What If My Escrow Is Cancelled?
The purchase of your new home did not go the way that you planned. Escrow was opened and your earnest money check was deposited with the escrow company. The inspection did not go well and now you want to cancel the purchase and sale agreement and find another home to buy. What happens to the escrow that was set up?
Escrow is not opened with the idea that it will cancel. There are occasions, like the one just described, when the parties disagree during the pendency (term) of the escrow. Some escrow holders provide for just such an event by written instructions in the General Provisions.
An escrow holder will take the position that no funds can be refunded until the escrow holder is in receipt of mutual cancellation instructions signed by all the principals in the transaction. The escrow holder cannot make a determination as to who is the right party in a dispute on a cancellation. They will not return funds or documents until the principals agree what is to be done. The escrow holder is not a judge nor a lawyer and will make no determination as to which party is entitled to any and all funds.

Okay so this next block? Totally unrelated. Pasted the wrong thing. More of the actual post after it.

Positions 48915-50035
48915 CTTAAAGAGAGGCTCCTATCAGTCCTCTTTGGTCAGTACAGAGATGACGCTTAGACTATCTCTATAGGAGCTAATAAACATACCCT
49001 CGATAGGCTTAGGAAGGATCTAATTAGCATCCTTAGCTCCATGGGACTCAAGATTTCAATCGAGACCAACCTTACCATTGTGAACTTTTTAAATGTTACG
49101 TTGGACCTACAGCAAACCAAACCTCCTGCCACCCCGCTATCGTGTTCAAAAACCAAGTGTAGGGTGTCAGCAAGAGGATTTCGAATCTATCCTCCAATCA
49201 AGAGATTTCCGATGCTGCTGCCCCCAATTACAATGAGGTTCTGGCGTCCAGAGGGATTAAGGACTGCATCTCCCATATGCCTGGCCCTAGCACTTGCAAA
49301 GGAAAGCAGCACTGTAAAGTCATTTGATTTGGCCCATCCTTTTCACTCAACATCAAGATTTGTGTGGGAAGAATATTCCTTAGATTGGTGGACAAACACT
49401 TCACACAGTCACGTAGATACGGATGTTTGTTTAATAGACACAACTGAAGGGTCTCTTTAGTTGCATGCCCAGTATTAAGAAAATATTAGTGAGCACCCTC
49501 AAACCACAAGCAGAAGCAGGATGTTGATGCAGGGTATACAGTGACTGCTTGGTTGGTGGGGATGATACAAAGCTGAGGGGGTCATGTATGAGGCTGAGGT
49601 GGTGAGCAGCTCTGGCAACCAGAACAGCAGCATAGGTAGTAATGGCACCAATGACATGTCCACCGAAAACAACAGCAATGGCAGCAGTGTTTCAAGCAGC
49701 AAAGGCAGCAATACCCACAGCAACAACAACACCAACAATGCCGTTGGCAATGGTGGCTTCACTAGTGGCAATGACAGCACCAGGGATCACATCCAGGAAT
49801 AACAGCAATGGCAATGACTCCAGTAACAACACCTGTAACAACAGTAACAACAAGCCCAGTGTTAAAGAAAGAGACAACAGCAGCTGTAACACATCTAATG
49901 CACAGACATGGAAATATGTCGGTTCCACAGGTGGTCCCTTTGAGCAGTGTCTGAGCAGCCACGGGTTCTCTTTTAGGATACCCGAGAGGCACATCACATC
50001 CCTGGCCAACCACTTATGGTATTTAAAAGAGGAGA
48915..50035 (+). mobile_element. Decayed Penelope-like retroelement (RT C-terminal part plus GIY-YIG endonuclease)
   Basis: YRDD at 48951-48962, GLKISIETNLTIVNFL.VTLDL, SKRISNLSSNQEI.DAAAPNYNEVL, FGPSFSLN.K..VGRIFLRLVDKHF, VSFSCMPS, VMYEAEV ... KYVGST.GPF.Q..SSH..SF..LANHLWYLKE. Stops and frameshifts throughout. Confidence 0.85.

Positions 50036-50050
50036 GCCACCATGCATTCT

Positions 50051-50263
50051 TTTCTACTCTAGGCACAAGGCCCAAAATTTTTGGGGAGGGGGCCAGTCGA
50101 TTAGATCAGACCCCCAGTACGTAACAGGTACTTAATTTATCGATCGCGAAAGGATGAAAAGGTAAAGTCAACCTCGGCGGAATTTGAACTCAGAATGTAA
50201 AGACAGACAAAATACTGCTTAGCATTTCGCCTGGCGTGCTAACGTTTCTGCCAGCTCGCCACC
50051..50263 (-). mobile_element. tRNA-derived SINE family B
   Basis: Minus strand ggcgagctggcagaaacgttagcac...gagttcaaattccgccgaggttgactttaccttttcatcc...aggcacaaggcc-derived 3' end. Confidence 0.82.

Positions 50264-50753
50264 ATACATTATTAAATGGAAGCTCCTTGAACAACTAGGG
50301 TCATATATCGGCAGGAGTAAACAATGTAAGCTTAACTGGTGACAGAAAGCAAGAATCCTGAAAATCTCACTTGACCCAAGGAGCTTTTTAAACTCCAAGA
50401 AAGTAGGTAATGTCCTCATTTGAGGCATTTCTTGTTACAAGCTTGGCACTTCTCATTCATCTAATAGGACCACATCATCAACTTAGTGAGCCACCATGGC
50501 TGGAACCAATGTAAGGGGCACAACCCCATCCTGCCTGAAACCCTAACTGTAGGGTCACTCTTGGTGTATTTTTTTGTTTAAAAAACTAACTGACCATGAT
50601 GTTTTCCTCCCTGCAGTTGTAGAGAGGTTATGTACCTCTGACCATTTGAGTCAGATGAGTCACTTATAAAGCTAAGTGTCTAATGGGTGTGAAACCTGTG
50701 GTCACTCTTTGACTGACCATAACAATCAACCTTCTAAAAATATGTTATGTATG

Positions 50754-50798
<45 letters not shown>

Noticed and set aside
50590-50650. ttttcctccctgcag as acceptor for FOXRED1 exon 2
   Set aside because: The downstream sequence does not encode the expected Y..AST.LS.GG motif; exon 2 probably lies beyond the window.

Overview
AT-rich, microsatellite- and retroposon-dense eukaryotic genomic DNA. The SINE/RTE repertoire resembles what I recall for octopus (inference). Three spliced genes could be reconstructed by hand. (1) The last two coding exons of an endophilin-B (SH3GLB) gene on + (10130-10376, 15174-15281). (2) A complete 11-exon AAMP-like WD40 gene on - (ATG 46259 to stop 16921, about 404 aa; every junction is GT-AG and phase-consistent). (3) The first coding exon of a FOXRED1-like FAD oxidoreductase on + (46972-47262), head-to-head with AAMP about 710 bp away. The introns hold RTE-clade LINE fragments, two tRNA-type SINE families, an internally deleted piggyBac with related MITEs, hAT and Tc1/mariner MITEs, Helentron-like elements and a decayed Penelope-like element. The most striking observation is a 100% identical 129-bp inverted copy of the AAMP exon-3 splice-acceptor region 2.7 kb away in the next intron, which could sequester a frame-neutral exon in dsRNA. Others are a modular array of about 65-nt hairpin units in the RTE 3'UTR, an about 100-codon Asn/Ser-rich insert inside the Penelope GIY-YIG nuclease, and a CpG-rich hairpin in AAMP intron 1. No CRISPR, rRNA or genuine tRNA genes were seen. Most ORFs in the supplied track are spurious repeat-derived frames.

Expect to be charged a fee for the cancellation. This is a charge for professional services rendered and quite often for several out-of-pocket expenses which have been incurred on the clients’ behalf.
Sometimes it may be necessary for a dispute to be settled in a court of law. The court will make the determination as to which party is entitled to any monies and documents. This is called an interpleader action. Most disputes are resolved before the interpleader is filed. The costs for such action is extreme and may be more than the disputed amount. The costs for the interpleader action are normally paid out of the funds on deposit in the escrow.